If you’re as impatient as some of us at GPI, the film itself can even be challenging to watch through to the end! Today we salute Adam Magyar for reminding us that slowing down the pace of our daily work can sharpen our senses, and may lead to deeper revelations within the design problems we race to solve.

Thursday Salute to Originals: Chickasso

GPI Design - Thursday, April 17, 2014

What happens when you cross a chicken and a paint brush? No, this is not your typical why did the chicken joke - artist Echo Yang actually straps a painting device to a wind-up toy. Transforming the mechanical chicken into a Picasso protégé, the video recordings of the toy’s painting process are even more curious than the final result.

Echo Yang Wind Up Chicken Art

Autonomous Machines - TinToy (Chicken) from echo yang on Vimeo

The toy chicken isn’t the only device that Yang artistically animates – other works include a wind-up alarm clock, vacuum cleaner, hand mixer, and electric shaver as the “artists”. The patterns left by these automated processes are tied to the repetitive motions inherent in their making and operation; each one is distinct, bearing the artistic signature specific to each mechanical device.

Echo Yang Autonomous Machine Wind Up Clock

Vacuum Cleaner Art Echo Yang

In Echo Yang’s pieces, analog meets automation to create art. A simple repetitive motion made by the outdated object is recorded on the surface of a canvas, causing us to question the very act of creation.

Do digital design tools limit our thinking? Or can embracing the capabilities of a machine open up new avenues of expression? For provoking those questions and manipulating the capabilities of the mechanical, this artist is worthy of a Thursday Salute. Now only if we could train that hand mixer to do a door schedule…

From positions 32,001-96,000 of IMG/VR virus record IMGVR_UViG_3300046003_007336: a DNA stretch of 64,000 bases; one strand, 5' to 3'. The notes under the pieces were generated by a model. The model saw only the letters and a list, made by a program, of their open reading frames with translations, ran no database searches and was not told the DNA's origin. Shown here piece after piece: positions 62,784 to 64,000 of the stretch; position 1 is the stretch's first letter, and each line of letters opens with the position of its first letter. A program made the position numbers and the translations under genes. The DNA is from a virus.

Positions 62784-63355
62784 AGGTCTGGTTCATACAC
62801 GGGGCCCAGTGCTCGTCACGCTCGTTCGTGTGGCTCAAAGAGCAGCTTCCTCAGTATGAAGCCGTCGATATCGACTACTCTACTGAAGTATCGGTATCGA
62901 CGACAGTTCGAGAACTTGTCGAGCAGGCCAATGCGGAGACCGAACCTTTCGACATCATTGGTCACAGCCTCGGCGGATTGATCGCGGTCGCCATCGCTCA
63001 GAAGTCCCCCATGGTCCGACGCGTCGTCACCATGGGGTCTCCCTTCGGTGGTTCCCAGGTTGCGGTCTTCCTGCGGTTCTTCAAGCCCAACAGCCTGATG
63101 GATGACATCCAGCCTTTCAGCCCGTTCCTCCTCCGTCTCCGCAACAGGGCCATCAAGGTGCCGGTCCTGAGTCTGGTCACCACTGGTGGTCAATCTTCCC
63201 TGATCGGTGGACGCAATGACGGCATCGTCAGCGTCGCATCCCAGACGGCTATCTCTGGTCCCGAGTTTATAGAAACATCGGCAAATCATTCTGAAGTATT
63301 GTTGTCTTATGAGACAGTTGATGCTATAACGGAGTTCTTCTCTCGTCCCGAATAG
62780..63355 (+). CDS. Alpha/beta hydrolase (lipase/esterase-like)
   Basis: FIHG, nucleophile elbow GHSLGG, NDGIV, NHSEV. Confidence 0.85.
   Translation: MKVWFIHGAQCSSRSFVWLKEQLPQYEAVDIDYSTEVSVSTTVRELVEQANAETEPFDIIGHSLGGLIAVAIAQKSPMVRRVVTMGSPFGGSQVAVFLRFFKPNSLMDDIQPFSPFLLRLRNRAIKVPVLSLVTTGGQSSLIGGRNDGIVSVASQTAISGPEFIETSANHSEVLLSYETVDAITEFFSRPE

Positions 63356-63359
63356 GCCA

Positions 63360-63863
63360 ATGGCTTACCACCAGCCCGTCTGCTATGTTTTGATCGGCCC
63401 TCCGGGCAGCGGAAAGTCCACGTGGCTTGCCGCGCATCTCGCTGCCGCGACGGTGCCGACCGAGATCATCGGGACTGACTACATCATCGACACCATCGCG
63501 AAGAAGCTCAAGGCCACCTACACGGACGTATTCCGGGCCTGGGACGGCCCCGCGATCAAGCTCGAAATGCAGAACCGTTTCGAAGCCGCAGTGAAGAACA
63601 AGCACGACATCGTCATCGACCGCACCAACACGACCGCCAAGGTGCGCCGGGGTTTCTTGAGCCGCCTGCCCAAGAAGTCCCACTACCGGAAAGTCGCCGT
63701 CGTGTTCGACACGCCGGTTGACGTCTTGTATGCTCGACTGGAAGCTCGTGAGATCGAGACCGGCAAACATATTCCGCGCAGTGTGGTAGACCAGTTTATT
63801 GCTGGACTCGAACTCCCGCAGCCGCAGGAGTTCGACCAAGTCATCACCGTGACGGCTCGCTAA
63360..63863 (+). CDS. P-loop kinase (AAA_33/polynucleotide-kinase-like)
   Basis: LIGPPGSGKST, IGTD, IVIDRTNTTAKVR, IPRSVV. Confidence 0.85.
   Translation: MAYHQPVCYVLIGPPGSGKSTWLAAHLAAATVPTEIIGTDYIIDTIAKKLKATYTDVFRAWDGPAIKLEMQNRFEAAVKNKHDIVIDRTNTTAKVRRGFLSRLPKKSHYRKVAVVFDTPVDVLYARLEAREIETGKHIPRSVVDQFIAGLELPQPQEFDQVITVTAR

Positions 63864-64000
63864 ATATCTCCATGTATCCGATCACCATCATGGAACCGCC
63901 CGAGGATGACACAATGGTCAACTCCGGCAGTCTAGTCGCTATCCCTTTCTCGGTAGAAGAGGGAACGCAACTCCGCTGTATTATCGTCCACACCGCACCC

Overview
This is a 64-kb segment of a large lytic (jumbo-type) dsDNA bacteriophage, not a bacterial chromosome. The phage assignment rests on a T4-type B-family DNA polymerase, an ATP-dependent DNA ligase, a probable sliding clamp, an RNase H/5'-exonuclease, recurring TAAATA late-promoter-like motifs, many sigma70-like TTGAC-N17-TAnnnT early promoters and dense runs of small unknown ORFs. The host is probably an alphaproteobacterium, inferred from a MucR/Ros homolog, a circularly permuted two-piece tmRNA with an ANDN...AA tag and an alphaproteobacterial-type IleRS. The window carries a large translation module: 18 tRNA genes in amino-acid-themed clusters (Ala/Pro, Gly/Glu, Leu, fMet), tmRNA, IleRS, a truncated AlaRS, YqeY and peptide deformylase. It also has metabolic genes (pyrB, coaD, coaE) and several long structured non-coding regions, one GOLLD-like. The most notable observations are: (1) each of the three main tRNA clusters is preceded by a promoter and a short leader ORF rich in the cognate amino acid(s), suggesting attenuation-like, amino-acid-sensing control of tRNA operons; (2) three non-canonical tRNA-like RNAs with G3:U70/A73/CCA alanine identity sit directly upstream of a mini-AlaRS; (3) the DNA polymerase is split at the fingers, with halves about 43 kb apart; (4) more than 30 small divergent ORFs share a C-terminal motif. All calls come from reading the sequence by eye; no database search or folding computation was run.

Image credits: Echo Yang, Moco Loco

Thursday Salute to Originals: Pint-Sized Design Perspectives

GPI Design - Thursday, April 10, 2014

We’ve been talking a lot about “basics” in our office lately – the essentials of communication within the design process, basic design tools as building blocks, and fundamental engineering concepts. With a team full of seasoned veterans and vibrant designers, rarely do these conversations involve the thought processes and design opinions of young children; we were refreshingly intrigued by the short film “Shape”.

Created to educate Irish youth about the effects of design on their everyday lives, “Shape” is a stick-figure animation that walks through an ordinary day and highlights how the objects and spaces impact the characters. Watch as the film progresses through environments at home, in the office, at school, and on the streets, constantly shifting between plan and elevation as architectural details, objects, and technology evolve:

[Shape from Johnny Kelly on Vimeo]

Posing the poignantly simple question, “if, for one day, you had the power to make your world work better, what would you change?”, this children’s film can transfer its lessons to adults as well. What portions of the film made the most impact on you? We’re willing to bet that the future or present architects noticed the window placement, the aspiring planners made note of the shifting streetscape, and the budding interior designers perked up at how the office layout affected behavior. As designers, we DO have the power to make the world work better. What are you changing? Did your childhood self have those same aspirations?